The CEO of New Brunswick-based Cooke Seafood is apologizing following a hidden-camera exposé of what the fish farming giant admits were “unacceptable” incidents at its salmon hatchery in Bingham, Maine.
The 4:41-minute video released Monday by Washington, D.C.-based animal rights organization Compassion Over Killing shows salmon being smashed against posts, stomped on and discarded. It also shows what the group says are deformed and diseased salmon at the hatchery.
The hatchery is part of Cooke’s global salmon farming empire, which includes facilities and offices on four continents. Cooke bills itself as the world’s largest privately held family-owned seafood company, employs around 9,000 people and has ambitious expansion plans.
“I am disappointed and deeply saddened by what I saw today,” company CEO Glenn Cooke said in a statement released Monday.
Compassion Over Killing bills the video as an inside look at the “cruel and unnatural world of salmon aquaculture.” The video was shot by one of the group’s members who worked at the facility from January to April 2019.
The video claims fish are suffering from fungal infections and spinal deformities at the hatchery and are improperly anesthetized prior to being vaccinated.
Workers, their faces blurred, also provide commentary. One, holding a damaged salmon, says: “Fungus ate away his face.”
The group complained to the State of Maine about conditions at the hatchery. The state’s Department of Agriculture confirmed Monday it is investigating a complaint related to activities at the facility.
“Based on information received from the department, and after reviewing the footage issued today by the activist veganism organization, it appears that unacceptable fish handling incidents have occurred at the Bingham hatchery,” Cooke said in his statement.
The company declined an interview. Cooke said he only saw the video upon its release.
“I am very sorry that this has happened,” he said. “We are thoroughly reviewing the footage and we are working closely with the Maine Department of Agriculture to review and ensure all our practices are within compliance. We are speaking with all our employees, and we will institute a rigorous re-training program at our Maine facility.”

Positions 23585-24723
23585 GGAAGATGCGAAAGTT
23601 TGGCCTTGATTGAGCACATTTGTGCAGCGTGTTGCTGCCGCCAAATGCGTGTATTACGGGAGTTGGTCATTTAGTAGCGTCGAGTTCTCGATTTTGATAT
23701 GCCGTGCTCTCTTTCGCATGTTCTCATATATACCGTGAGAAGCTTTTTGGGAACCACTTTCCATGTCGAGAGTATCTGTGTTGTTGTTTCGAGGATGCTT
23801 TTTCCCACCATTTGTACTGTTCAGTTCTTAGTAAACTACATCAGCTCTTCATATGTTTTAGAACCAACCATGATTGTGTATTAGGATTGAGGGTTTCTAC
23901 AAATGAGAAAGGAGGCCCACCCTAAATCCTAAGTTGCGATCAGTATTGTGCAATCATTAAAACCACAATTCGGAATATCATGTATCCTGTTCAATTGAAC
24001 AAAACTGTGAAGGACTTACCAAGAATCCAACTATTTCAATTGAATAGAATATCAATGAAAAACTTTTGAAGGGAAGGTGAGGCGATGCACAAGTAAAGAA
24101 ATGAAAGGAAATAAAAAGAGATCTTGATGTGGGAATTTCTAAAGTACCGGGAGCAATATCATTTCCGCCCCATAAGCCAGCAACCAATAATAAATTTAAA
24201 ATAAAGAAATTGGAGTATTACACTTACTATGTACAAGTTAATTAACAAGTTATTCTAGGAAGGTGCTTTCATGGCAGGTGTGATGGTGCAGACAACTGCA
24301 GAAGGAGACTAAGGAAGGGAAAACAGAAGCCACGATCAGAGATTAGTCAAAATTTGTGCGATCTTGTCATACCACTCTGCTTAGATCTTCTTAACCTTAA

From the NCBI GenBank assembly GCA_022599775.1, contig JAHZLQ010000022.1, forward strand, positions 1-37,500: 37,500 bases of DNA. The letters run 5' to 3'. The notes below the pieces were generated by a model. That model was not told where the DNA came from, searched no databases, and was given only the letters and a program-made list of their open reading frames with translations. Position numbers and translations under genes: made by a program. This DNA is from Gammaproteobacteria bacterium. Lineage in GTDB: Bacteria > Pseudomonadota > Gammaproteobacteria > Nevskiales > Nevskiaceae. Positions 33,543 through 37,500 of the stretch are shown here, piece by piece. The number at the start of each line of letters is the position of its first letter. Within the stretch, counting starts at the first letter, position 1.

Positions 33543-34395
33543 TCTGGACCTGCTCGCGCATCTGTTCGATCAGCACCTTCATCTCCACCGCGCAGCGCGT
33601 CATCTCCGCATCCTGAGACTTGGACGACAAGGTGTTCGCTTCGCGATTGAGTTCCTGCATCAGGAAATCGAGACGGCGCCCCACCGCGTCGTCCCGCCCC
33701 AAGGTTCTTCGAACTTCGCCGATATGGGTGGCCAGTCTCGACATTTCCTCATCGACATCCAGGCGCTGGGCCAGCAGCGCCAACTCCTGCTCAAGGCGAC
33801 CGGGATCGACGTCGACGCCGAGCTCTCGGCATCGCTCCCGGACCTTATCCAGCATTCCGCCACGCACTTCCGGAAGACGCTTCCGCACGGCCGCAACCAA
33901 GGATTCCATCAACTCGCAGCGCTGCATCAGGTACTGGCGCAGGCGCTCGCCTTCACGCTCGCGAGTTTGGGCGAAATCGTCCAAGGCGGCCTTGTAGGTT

Cooke said company officials met with the Maine Department of Agriculture at the hatchery on Sept. 17 to discuss the complaint.
He said the company had no opportunity to view the video until it was released and does not know how it was obtained.
Compassion Over Killing said its undercover investigation exposed “rampant cruelty” at the Maine facility.
“Our investigations are truly the only way for the public to see what’s actually happening behind those closed doors,” said Mike Wolf, director of investigations for the group.
“I just feel that these investigations give the consumer the look, the actual information that they need, and helps them make more informed decisions about what they’re eating.”
He says he does not buy Glenn Cooke’s promise to improve conditions at the hatchery.
“The owners of facilities like Cooke, they always know what’s happening. They know what’s going on,” Wolf said. “These places have millions of animals on site. There is no way that they can have workers adequately there performing the duties and provide the environment that the animals need.”
Cooke Seafood operates numerous salmon farms in Atlantic Canada and is currently seeking regulatory approval for a major expansion in Liverpool Bay, N.S.
The private company has 2,000 employees in New Brunswick and also directly employs 205 people in Nova Scotia, where it has a feed mill and operates fish farms between the outskirts of Halifax and Digby.
Earlier this year, Glenn Cooke said approval of Liverpool Bay was a key to reviving plans to build a processing plant in the province.